like that, and, above all, would not have eyes of so rare a color. He had never been at Mrs Almond's before; he felt very much like a stranger; and it was very kind of Catherine to take pity on him. He was Arthur Townsend's cousin - not very near, several times removed - and Arthur had brought him to present him to the family. In fact, he was a great stranger in New York. It was his , native place; but he had not been there for many years. He had been knocking about the world, and living in queer corners; he had only come back a month or two before. New York was very pleasant, only he felt lonely.

'You see, people forget you,' he said, smiling at Catherine with his delightful gaze, while he leaned forward obliquely, turning toward her, with his elbows on his knees.

It seemed to Catherine that no one who had once seen him would ever forget him; but though she made this reflection she kept it to herself, almost as you would keep something precious.

They sat there for some time. He was very amusing. He asked her about the people that were near them; he tried to guess who some of them were, and he made the most laughable mistakes. He criticized them very freely, in a positive, off-hand way. Catherine had never heard anyone - especially any young man - talk just like that. It was the way a young man might talk in a novel; or , better still, in a play, on the stage, close before the foot-lights; looking at the audience, and with everyone looking at him, so that you wondered at his presence of mind. And yet Mr Townsend was not like an actor; he seemed so sincere, so natural. This was very interesting; but in the midst of it Marian Almond came pushing through the crowd, with a little ironical cry, when she found these young people still together, which made everyone turn round, and cost Catherine a conscious blush. Marian broke up their talk, and told Mr Townsend - whom she treated as if she were already cried, and he had become her cousin - to run away to her mother, who had been wishing for the last half hour to introduce. to Mr Almond.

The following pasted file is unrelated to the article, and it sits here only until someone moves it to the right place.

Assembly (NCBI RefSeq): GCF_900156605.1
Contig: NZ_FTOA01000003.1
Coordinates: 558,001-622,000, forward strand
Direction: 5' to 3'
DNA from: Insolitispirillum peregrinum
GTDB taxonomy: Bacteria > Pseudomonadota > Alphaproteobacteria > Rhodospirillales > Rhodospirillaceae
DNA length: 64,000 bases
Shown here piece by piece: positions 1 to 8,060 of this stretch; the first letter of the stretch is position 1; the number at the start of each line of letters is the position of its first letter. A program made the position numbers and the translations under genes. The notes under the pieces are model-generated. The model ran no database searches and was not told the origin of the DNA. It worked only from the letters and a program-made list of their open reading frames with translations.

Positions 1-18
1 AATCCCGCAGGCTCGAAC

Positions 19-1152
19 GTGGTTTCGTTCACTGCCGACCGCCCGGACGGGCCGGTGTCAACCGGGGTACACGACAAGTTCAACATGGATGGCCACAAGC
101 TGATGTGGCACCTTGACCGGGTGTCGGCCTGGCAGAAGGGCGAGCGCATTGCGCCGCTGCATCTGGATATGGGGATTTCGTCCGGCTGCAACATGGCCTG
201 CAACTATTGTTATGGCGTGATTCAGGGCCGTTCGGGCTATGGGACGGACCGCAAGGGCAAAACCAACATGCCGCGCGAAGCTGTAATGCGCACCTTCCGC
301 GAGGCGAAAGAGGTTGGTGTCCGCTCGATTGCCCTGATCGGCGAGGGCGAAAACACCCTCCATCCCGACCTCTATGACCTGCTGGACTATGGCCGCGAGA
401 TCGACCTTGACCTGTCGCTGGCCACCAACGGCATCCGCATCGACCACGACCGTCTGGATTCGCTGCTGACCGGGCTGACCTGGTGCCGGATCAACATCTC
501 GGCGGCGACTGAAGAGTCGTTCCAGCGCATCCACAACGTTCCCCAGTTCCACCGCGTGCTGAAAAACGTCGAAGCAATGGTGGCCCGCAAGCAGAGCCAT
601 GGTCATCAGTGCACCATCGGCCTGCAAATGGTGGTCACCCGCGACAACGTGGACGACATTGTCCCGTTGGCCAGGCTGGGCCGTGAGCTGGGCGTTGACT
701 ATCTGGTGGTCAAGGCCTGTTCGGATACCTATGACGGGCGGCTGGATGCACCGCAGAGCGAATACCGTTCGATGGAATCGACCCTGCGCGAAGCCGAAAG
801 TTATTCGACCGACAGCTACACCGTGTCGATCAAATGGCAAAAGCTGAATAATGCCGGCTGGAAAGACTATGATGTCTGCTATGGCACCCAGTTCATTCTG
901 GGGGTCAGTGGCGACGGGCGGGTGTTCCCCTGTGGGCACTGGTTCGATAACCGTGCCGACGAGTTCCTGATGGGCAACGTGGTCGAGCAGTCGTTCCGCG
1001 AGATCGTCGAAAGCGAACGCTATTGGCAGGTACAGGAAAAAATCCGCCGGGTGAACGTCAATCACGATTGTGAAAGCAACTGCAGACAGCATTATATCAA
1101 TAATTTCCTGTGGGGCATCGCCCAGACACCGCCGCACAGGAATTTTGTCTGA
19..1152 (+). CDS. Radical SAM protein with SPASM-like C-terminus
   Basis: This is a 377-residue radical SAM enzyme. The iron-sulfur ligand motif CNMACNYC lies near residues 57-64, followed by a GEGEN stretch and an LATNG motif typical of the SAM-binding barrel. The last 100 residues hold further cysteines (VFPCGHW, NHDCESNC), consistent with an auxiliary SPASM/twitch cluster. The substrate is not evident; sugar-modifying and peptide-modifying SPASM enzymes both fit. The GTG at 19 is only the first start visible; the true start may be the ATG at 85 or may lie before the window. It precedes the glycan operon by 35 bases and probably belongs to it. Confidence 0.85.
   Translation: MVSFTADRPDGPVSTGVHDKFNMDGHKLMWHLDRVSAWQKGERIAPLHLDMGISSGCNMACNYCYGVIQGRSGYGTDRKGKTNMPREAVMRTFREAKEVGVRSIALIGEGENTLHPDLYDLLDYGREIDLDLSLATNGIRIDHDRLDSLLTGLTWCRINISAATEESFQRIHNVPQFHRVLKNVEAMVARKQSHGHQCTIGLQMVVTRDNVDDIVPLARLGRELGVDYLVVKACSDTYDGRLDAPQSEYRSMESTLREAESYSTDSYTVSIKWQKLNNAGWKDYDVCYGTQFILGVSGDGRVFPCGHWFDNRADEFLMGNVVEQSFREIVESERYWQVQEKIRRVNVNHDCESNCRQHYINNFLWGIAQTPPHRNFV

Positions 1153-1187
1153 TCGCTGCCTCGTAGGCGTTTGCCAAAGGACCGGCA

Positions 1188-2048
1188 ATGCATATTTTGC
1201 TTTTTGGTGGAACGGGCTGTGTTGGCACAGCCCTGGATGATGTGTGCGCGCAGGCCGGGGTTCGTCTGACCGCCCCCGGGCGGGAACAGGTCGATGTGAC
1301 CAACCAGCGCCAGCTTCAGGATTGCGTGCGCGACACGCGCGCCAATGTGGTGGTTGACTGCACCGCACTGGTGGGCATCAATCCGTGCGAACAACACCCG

'We shall meet again,' he said to Catherine as he left her, and Catherine thought it a very original speech.

Her cousin took her by the arm, and made her walk about. 'I needn't ask you what you think of Morris,' the young girl exclaimed.

Is that his name?' I don't ask you what you think of his name, but what you think himself,' said Marian. 'Oh, nothing particular,' Catherine answered, dissembling for first time in her life.

'I have half a mind to tell him that!' cried Marian. 'It will do him good; he's so terribly conceited.'

'Conceited?' said Catherine, staring.

'So Arthur says, and Arthur knows about him'.

'Oh, don't tell him!' Catherine murmured, imploringly.

'Don't tell him he's conceited! I have told him so a dozen times.'

At this profession of audacity Catherine looked down at her little companion in amazement. She supposed it was because Marian was going to be married that she took so much on herself; she wondered too, whether, when she herself should become engaged, such exploits would be expected of her.

Half an hour later she saw her aunt Penniman sitting in the embrasure of a window, with her head a little on one side, and her d eye-glass raised to her eyes, which were wandering about the room. In front of her was a gentleman, bending forward a little, h his back turned to Catherine. She knew his back immediately, though she had never seen it; for when he left her, at Marian's instigation, he had retreated in the best order, without turning around. Morris Townsend - the name had already become very familiar to her, as if some one had been repeating it in her ear for last half hour - Morris Townsend was giving his impressions the company to her aunt, as he had done to herself; he was saying clever things, and Mrs Penniman was smiling, as if she approved of them. As soon as Catherine had perceived

  By PanEris using Melati.

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